As we head deeper into the old quarter, the streets get narrower, the houses more packed and the alleys have just enough space for two-wheelers and pedestrians. Round a corner, Chung leads us into a lively eatery and before we are seated, bowls of bun ca, with steam rising out of them, arrive at our table. The bowl contains a fish noodle soup with glass noodles, herbs, greens and tomatoes; it is sharp and spicy, hearty without being overly fishy, and utterly delicious. It is accompanied by fried fish rolls, spicy fermented bamboo pickle, and two kinds of sauces. To wash it down, there’s a kind of weak iced tea, but it is too sweet for my taste.

We stagger out into the street, savouring the tastes and textures, and run headlong into the next cloud of aromas. A woman sitting half inside her tiny eatery and half on the pavement is deftly wrapping mince in translucent sheets and frying them. It smells heavenly, and we heartily tuck into the fried spring rolls (nem ran) as well as steamed version (banh cuon), both dunked into a tongue-tingling dipping sauce. To offset the fiery flavours, Chung buys banh ran, sticky rice doughnuts each the size of a golf ball, from a sweet old lady a few doors down. It is slightly crunchy on the outside, soft and hollow on the inside, and not overly sweet with a hint of sesame.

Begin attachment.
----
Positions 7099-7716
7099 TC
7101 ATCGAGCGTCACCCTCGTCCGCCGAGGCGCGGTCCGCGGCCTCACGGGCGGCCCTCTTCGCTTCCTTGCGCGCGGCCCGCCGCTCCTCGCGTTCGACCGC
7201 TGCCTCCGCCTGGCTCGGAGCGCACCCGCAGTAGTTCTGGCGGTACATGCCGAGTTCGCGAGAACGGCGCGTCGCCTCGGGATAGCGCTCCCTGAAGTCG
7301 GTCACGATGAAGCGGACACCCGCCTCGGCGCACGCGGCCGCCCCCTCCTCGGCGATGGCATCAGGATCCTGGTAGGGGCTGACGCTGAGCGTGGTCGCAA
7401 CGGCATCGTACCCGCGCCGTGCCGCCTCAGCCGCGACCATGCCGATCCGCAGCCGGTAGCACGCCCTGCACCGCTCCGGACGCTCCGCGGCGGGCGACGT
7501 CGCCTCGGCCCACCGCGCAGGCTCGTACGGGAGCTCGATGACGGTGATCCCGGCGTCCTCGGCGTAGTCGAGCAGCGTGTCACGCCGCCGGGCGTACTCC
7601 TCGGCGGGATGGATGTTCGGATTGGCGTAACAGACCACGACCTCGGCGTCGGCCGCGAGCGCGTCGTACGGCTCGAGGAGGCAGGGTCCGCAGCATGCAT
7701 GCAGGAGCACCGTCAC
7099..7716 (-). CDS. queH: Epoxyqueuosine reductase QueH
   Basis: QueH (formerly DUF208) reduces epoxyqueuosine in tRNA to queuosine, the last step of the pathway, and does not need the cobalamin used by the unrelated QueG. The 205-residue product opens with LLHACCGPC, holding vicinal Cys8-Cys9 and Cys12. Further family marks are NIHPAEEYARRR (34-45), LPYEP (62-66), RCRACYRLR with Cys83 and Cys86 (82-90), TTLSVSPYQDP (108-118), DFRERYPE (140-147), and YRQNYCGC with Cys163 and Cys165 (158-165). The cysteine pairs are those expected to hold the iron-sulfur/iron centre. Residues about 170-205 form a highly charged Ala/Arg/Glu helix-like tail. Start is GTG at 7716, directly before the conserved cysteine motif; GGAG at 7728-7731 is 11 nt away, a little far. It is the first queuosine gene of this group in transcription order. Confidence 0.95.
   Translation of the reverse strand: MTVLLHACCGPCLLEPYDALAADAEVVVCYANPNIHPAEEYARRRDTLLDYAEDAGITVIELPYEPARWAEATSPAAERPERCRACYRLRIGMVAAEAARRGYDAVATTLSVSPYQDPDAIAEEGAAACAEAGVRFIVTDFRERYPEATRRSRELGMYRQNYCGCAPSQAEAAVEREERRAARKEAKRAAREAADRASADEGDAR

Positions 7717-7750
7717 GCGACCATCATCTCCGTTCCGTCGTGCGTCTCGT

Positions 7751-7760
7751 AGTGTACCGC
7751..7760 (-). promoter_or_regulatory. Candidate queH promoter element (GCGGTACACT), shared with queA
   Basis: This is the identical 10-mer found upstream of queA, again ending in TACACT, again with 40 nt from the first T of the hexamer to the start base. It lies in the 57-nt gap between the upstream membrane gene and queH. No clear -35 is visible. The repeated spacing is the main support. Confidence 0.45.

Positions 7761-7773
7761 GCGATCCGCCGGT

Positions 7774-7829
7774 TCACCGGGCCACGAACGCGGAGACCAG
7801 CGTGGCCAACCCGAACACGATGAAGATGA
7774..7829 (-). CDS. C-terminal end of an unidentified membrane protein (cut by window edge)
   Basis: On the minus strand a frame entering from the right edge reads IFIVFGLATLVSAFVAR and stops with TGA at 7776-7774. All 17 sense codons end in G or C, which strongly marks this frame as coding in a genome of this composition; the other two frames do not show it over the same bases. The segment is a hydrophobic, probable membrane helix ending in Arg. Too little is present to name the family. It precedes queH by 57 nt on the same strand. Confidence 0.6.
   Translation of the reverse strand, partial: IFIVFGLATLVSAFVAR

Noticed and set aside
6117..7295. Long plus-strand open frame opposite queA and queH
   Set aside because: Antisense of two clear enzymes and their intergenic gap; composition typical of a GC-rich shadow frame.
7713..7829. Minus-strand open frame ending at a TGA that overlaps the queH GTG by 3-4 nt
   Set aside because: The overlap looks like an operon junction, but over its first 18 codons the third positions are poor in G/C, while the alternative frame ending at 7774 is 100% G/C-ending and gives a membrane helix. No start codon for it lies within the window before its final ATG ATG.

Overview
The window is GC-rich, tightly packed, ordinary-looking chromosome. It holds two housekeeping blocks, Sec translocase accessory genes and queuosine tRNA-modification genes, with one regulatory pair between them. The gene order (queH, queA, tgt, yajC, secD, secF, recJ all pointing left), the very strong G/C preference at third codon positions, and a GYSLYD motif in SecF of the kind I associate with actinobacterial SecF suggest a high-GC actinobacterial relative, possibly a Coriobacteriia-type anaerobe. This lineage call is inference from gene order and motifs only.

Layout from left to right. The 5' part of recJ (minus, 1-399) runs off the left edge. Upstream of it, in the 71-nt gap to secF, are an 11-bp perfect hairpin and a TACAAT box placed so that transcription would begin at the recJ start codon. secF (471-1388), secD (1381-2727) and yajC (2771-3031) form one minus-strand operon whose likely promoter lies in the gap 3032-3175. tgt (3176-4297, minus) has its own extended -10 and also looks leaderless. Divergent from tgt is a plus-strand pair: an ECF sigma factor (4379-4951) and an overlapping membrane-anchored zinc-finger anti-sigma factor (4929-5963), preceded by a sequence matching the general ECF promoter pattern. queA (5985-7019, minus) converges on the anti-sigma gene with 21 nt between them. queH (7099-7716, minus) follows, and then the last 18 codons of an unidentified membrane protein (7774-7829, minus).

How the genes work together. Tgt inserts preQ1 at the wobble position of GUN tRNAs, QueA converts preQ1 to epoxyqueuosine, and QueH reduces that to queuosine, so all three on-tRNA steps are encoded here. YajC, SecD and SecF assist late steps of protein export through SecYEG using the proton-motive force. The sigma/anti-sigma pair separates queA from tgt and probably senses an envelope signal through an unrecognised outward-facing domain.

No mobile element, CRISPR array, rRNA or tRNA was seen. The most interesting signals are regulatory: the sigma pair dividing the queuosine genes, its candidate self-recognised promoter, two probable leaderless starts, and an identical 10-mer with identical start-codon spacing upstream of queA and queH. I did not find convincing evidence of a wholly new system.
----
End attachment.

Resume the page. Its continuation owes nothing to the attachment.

And so it goes on. At the Blue Butterfly, a charming restaurant inside a beautifully restored heritage building, we have the only fancy meal of the whole tour–banh xeo, crispy fried pancake with pork, shrimp and bean sprout, which is sandwiched between fresh lettuce with assorted herbs. There’s also nem ran chay, vegetarian fried spring rolls. Both are exquisite and the flavours are both subtle and distinctive, never overpowering the fresh ingredients.

As we head to the next stop, weaving through a maze of tiny streets and dodging traffic, that’s when we see people at the junction chugging beer and Chung suggest we should join them. That we cannot understand each other is no deterrent; it is clear they are enjoying themselves. They are unfazed by the movement and chaos around, and look benignly at passing humanity; no conversation necessary. A small bowl of peanuts makes an appearance, and they languidly shell them, popping the nuts into their mouth and letting the shells fall to the ground below. They are clearly relishing every moment, every sip, every morsel. I learn a thing or two about mindfulness and being zen. When we get up to leave, they send us off with smiles and waves.